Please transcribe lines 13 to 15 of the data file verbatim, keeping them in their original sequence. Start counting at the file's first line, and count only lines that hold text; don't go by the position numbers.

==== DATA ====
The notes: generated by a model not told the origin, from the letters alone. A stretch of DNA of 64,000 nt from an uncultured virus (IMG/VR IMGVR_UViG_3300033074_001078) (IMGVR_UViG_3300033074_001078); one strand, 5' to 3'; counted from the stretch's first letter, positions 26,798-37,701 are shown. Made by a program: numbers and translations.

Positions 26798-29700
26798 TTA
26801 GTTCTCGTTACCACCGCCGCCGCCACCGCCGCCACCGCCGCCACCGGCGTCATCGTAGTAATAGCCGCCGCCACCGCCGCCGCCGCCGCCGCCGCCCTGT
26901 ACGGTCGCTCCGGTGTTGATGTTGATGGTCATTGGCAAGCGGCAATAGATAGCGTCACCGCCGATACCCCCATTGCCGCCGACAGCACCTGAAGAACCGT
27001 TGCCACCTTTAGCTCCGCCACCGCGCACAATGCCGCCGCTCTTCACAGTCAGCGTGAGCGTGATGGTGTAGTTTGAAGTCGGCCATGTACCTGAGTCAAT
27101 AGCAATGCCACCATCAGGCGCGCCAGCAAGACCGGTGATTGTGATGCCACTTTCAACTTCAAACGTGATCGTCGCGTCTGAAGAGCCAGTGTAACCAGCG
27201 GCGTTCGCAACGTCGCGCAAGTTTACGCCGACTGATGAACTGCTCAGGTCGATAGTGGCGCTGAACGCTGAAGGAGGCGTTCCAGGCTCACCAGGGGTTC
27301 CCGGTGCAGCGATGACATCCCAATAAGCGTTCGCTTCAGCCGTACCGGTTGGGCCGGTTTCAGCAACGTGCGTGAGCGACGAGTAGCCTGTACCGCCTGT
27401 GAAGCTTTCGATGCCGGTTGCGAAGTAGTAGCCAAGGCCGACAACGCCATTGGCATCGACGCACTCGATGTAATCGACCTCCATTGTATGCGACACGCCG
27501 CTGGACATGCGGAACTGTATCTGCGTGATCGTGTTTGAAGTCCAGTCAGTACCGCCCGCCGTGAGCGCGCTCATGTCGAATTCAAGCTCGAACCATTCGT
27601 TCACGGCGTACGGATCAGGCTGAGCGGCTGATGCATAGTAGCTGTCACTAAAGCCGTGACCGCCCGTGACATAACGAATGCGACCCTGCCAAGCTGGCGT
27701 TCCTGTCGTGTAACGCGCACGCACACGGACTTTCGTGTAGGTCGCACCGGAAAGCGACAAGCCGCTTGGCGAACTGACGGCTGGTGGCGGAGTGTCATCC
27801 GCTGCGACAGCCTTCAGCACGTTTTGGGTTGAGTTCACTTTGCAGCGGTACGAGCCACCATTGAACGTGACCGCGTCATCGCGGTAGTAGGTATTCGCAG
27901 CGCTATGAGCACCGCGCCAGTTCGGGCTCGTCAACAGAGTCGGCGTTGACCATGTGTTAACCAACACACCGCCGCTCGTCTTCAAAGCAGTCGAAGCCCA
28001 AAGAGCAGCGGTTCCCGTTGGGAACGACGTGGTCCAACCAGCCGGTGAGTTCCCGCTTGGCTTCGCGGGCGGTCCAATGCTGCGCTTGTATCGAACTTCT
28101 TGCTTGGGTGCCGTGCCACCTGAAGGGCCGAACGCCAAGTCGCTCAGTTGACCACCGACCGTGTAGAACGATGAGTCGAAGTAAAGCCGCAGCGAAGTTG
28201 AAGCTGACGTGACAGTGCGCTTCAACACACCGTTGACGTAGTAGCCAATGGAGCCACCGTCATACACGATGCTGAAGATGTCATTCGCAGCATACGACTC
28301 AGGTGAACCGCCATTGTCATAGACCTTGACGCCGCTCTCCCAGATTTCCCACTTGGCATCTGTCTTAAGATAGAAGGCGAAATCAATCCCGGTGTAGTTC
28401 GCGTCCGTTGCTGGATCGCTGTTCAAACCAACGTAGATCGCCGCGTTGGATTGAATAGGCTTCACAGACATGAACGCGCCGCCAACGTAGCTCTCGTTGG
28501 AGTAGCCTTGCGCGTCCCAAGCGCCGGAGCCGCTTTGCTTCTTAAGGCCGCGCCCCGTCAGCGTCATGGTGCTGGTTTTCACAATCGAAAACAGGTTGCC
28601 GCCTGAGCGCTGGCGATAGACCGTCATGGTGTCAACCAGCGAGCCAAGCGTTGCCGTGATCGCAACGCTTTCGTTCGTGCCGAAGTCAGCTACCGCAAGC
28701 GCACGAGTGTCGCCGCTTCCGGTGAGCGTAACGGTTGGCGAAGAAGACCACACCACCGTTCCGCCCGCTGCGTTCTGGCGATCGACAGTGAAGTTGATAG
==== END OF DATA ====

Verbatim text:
27701 TCCTGTCGTGTAACGCGCACGCACACGGACTTTCGTGTAGGTCGCACCGGAAAGCGACAAGCCGCTTGGCGAACTGACGGCTGGTGGCGGAGTGTCATCC
27801 GCTGCGACAGCCTTCAGCACGTTTTGGGTTGAGTTCACTTTGCAGCGGTACGAGCCACCATTGAACGTGACCGCGTCATCGCGGTAGTAGGTATTCGCAG
27901 CGCTATGAGCACCGCGCCAGTTCGGGCTCGTCAACAGAGTCGGCGTTGACCATGTGTTAACCAACACACCGCCGCTCGTCTTCAAAGCAGTCGAAGCCCA